The d&i Leaders Neurodiversity at Work Seminar 2022 a summary of this year’s presentations, questions and dialogue
by Kerstin Mierke
The second annual d&i Leaders Neurodiversity at Work Online Seminar brought a wide range of diversity, inclusion, and HR and recruitment professionals together to help them develop workplaces where neurodiverse minds can flourish.
As the seminar kicked off, the participants and moderator – Theo Smith – were asked several challenging questions, such as whether you can ‘grow out of’ ADHD. These were explored later – first there was a fascinating presentation by Sean Gilroy and Leena Haque of the BBC on how to educate staff on neurodiversity in the workplace, using the CAPE neurodiversity programme. Adam Hyland – Co-founder & Director of Accessibility & Inclusion – then explored using an anticipatory approach and made the business case for supporting diverse teams.
Ellie Long of Rolls-Royce then described in-depth how Rolls-Royce has made its recruitment process more accessible for applicants who may be neurodiverse, based on the pillars of Outreach, Access and Recruitment/Selection. Highlights included not overstimulating applicants with background music during assessment tasks, and shifting the focus to values and attitudes, rather than technical skills, which can be taught on the job. Ellie was followed by Dan Harris, who chatted with Theo about how to avoid common pitfalls when developing a strategy to access neurodivergent talent and support neurodivergent colleagues.
Adam Hyland began the Q&A session by exploring whether we really are all neurodiverse, all participants discussed the differences between neurodiverse and neurodivergent, and Akua Opong, Senior Analyst & UK Accessibility Network Lead at LSEG (London Stock Exchange Group) spoke about obtaining a diagnosis, and who can be expected to fund what part of the process. Ruth Rainbow then circled back to the controversial notion of ‘growing out of’ an ADHD diagnosis, with all participants agreeing that this is not actually possible, and may in fact be an example of masking.
Ruth then tackled another difficult issue – organisations where there is little buy-in – and discussants concluded that you can’t wait for top-down solutions; everyone needs to get involved to make workplaces welcoming for neurodiverse colleagues.
Following a break and online networking opportunity, Jess Gosling kicked things off with a talk on how storytelling has helped her – both personally and professionally – to manage her own diagnoses and resolve conflicts in the workplace (the UK civil service).
This was followed by a heartfelt chat between Marcia Brissett-Bailey and Theo, who explored a range of themes, including intersectionality, Marcia’s professional experiences, her childhood in Hackney, and her professional success in spite of discouraging early experiences with the education system.
Aidan Healy of Lexxic followed with a discussion of workplace adjustments, followed by Ben Corbridge of Barclays, who mentioned another under-explored topic – how the careers of parents of neurodiverse children are impacted by their children’s needs.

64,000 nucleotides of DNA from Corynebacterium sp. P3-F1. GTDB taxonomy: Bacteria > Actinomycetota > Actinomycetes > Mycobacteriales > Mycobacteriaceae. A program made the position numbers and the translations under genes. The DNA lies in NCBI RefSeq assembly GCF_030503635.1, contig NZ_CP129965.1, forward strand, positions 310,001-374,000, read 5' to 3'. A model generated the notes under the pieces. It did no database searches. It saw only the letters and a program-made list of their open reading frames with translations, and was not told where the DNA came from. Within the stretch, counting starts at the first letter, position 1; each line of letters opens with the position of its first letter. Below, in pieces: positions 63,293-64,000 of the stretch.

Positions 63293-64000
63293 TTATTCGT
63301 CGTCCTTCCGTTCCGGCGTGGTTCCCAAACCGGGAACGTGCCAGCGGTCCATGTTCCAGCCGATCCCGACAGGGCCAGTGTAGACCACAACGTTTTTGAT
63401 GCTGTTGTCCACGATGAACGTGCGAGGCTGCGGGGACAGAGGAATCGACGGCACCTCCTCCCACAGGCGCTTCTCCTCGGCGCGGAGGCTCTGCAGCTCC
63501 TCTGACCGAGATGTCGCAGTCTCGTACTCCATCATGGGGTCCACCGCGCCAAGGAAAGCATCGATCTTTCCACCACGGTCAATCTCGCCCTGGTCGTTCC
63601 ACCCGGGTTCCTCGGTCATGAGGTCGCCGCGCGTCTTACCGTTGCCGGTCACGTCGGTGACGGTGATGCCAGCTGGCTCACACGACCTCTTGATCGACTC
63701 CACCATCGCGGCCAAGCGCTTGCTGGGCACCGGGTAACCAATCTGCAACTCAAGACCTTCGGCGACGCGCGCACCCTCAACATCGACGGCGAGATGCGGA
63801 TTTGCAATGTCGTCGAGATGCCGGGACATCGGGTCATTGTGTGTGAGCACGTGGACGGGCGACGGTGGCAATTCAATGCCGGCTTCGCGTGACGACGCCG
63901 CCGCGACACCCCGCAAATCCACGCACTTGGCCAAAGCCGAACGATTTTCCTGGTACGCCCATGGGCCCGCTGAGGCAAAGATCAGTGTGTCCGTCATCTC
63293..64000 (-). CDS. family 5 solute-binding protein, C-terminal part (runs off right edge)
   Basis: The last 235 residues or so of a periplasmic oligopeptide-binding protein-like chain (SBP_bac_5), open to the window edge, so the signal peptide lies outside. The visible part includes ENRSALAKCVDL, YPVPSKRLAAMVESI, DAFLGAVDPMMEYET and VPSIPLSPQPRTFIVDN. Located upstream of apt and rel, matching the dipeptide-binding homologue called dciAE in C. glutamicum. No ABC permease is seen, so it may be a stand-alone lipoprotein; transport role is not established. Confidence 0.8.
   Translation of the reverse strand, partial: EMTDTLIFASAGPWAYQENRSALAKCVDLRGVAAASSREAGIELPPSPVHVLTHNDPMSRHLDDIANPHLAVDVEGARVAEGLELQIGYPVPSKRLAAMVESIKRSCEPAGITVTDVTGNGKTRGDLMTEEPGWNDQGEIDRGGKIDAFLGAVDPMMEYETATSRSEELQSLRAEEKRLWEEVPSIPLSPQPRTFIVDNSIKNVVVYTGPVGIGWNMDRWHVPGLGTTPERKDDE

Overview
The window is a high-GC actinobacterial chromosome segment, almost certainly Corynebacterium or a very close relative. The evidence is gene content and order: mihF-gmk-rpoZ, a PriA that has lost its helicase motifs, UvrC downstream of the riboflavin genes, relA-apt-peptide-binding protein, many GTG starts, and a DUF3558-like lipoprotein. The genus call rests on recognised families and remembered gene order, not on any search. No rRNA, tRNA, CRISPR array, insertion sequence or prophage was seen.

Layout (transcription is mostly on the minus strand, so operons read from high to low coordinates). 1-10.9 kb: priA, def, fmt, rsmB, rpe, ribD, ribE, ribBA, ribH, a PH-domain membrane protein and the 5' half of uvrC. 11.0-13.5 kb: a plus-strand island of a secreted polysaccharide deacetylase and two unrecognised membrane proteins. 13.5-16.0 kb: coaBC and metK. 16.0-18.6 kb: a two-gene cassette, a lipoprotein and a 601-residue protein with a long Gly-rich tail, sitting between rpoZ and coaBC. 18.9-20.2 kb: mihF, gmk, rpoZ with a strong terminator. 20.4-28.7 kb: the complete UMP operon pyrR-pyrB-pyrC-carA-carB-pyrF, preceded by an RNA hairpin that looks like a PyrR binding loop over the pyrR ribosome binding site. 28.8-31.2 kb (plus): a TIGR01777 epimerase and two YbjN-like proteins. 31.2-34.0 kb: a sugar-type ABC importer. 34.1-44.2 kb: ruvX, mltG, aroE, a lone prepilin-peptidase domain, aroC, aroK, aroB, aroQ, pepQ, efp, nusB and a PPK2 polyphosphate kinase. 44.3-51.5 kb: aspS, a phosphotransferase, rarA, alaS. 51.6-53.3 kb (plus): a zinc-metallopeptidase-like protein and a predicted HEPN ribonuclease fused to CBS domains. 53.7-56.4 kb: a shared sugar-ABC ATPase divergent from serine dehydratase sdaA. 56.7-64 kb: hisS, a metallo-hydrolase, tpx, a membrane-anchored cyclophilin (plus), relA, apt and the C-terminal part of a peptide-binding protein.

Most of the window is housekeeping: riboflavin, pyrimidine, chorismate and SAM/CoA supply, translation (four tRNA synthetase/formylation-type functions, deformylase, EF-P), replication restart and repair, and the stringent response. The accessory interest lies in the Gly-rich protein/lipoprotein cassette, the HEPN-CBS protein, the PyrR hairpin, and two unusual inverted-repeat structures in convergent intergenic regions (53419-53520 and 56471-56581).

During the audience questions that followed, participants highlighted that accommodations alone are not enough, and Aidan Healy emphasised the need for cultural change. Jess confirmed that she does not believe that employees must have a formal diagnosis to request accommodations, while Marcia touched on how employers can make self-declaration feel safe. Jess Gosling then discussed how neurodiverse employees can kick-start their careers after a mid-life diagnosis.
The final session of the day featured Cheryl Bosi and Elliott Morrison of HSBC, who described how reverse mentoring fosters inclusivity, and leveraging neurodiversities in different ways. They examined the benefits of disclosure and highlighted that employees need to see that support exists before disclosing.
After Miriam Heppell of the London Fire Brigade shared her personal story, Rachel Pears circled back to parenting children with a neurodiversity diagnosis, and how parents are affected personally and professionally. Often, she pointed out, mothers are expected to do most of the caring work, so their careers are disproportionately impacted.
The final Q&A concluded with another controversial question: is it patronising to refer to neurodiverse individuals as having ‘superpowers’? Rachel pointed out that it may be helpful for some, but it can also be useful to accept diagnostic labels if they give parents and children access to support. Tori, on the other hand, preferred to talk about individuals having a ‘spiky’ profile. Elliott then touched on the challenges that can arise with ‘side-of-desk’ work, and Miriam wrapped things up by explaining how an employer would decide on which reasonable adjustments can be made, involving occupational health, HR, and managers – who must ultimately decide.
Everyone concluded that it is essential to have honest conversations in order to move from awareness to action, and to create an environment where it is safe for everyone to speak up.
Kerstin Mierke, 1979, MScEcon Postcolonial Politics (University of Wales, Aberystwyth), MA Literature and Publishing (National University of Ireland, Galway), Freelance editor